Jay Ritchie has reimagined what Richard Brautigan might be saying were he alive and living in Montreal.  Cheer Up, Jay Ritchie does not emulate Brautigan so much as doff the hat in admiration as it continues along in its Jay Ritchie way.  No disservice to the esteemed Mr. Brautigan, Today's book of poetry holds his work in high regard - but Mr. Ritchie is a richer serving.

Today's book of poetry generally has a difficult time with poetry carved from surreal dreams but like my hero, Stuart Ross, Jay Ritchie operates with such efficiency and sleight of hand that you are at his mercy.  These poems are tangential superheroes and dream-thought riddled with reason.

Cheer Up, Jay Ritchie tries to wrestle the norm out of the daily grind and succeeds with a Cool Hand Luke grin.

The Waiting Room

requires a series
of short commitments,
the way Highway
I needs to 
be reimagined after
each pirouetting pine
tree, the way
an extension cord
needs to be
wound eight times
before it is
a noose. I
made a promise
in the driveway
not to go
inside until I
had sunk twenty-three
baskets consecutively. Light
has a special
way of falling
into polygons in
the waiting room.
The sewage truck
is idling outside
the walk-in clinic
beside the public
library. People fall
out of my
life like oranges
off the back
of a truck.
Residents of Heatherglen
Housing Co-operative Ltd.
were not informed.
A paint stain
on the window
starts to look
modern. The rehabbed
juvenile delinquent said,
Building a house
is just a
series of small
tasks that amount
to something big.
I was out
there in the
driveway until dark.
Here, the Venn
diagram made by
the water's surface
and lip of
the glass. It
was a promise
I made to
luck so that
luck would be
promised to me.


Truth be told, and Today's book of poetry always tries to tell the truth, some of Cheer Up, Jay Ritchie may have escaped our feeble grasp.  When I passed Cheer Up, Jay Ritchie around the office before the morning read the response was universal: everyone loved the journey but no two of us ended up in the same place.  Today's book of poetry likes to read poetry that takes the reader out of their comfort zone and Ritchie succeeds.  Cheer Up, Jay Ritchie uses sly humour and the reader is never quite certain if Ritchie's witty asides are detachment or genuine and gentle wonder.

Today's book of poetry had no problem at all believing whatever Ritchie had to say.  These poems rang true, from start to finish, like a metronome.

Loud Familiar Sound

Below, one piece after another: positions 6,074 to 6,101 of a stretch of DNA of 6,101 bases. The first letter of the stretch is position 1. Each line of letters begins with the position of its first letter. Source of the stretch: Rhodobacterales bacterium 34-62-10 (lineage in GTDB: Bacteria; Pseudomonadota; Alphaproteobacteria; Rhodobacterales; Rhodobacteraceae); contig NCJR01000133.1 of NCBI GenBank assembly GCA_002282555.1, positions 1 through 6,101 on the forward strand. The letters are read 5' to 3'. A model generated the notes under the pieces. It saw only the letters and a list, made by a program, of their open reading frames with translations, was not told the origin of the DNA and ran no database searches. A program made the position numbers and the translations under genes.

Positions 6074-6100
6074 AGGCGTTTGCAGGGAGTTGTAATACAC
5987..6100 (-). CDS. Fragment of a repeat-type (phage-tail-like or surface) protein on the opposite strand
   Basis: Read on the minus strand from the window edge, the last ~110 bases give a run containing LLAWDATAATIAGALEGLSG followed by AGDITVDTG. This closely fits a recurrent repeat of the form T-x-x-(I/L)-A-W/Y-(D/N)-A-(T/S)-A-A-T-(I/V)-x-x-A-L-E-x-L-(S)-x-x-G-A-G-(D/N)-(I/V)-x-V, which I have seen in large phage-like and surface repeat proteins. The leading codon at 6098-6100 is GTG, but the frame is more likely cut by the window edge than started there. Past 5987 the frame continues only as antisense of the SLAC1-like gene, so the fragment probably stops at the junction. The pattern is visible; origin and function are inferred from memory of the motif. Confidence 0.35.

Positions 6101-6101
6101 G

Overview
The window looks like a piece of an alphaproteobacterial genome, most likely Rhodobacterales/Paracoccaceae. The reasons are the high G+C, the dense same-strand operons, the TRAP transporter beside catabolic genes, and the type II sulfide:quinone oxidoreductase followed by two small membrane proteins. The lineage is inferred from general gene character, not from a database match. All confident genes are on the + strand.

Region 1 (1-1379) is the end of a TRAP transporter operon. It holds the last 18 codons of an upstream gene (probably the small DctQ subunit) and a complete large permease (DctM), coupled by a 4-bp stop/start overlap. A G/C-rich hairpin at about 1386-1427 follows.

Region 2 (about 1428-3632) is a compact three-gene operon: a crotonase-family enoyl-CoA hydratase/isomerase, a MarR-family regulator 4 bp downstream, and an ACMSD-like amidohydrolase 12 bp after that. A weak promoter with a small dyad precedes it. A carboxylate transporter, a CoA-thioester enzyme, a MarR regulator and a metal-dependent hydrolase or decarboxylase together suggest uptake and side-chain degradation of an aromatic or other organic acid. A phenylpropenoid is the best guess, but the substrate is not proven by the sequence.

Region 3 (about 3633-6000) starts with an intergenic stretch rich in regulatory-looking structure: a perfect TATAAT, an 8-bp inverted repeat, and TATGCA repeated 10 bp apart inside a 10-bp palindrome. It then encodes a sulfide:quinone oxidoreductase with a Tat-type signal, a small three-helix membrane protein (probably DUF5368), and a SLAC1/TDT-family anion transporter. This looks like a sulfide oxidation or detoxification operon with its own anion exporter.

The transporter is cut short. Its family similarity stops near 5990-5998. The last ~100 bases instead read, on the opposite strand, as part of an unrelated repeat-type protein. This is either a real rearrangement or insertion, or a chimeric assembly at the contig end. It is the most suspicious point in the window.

At the end of the year with my bags asking to be let in to the
present. Single-family detached homes with comparable square
footage curve gradually with the cul-de-sac, as usual. Did you
see the addition to the business park? Nothing hurts like not being
in on the joke. My friends tell me I have a tendency to distance
myself from friends, which is troubling. Walking home involved
a Walmart, an overpass, a business park, real estate, a Catholic
elementary school, and a cosmic sense of purpose determined
by faulty or burnt-out street lamps. This is how I remember it:
I learned geometry from rooftops. I might carry my laptop over
the back deck in the morning with a cup of coffee and consider
how a rainbow's favourite high is gasoline. I might be closer to
what I was walking toward and further from where I wanted to
be. I'm unsure if the leaves are a part of the plan. Airport security
said, The easiest way out is to look for an entrance.


Our morning read was a rapid-fire affair.  Ritchie's poems elevated the mood, the sun was actually shining in through the windows and had Mr. Ritchie heard our din I'm certain he would have been cheered.

Cheer Up, Jay Ritchie is the genuine article.  Ritchie is playing the long game, he strings things out onto a high wire, adds a bicycle, and then a beach ball, and then the elephant in the room jumps onto the wire.  Everything ricochets skyward, airborne, juxtaposed, upside down and clearly doomed until Ritchie juggles them back down to the wire, each one precariously balanced in the good graces of the others.  

Jay Ritchie is welcome in the Today's book of poetry poetry kitchen any time.  Ritchie can burn the house down.

Celebration of Life

Every mourner was given
a blue, yellow,
or green helium-filled balloon
and was pushed out
into the snow-covered field.
Releasing the balloon
into the troposphere
was a symbolic gesture
for the final stage
in the grieving process:
acceptance, or 'letting go.'
How many leatherback
turtles are going to die

from this mass act of littering?
I had done a project on
leatherbacks in Grade 7.
It was the fourth consecutive day
of putting my suit on, and the fourth
consecutive day of putting
ice cream in my coffee.
Three people had died